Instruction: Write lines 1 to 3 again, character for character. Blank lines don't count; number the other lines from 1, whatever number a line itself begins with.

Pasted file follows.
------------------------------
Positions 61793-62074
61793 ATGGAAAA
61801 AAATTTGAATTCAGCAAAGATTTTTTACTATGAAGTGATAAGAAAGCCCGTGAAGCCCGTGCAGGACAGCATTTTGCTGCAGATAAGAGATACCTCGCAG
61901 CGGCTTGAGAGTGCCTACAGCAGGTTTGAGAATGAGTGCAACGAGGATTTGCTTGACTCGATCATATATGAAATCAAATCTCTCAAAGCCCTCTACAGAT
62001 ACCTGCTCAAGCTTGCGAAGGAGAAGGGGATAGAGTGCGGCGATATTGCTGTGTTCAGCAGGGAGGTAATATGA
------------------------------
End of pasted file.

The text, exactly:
Positions 61793-62074
61793 ATGGAAAA
61801 AAATTTGAATTCAGCAAAGATTTTTTACTATGAAGTGATAAGAAAGCCCGTGAAGCCCGTGCAGGACAGCATTTTGCTGCAGATAAGAGATACCTCGCAG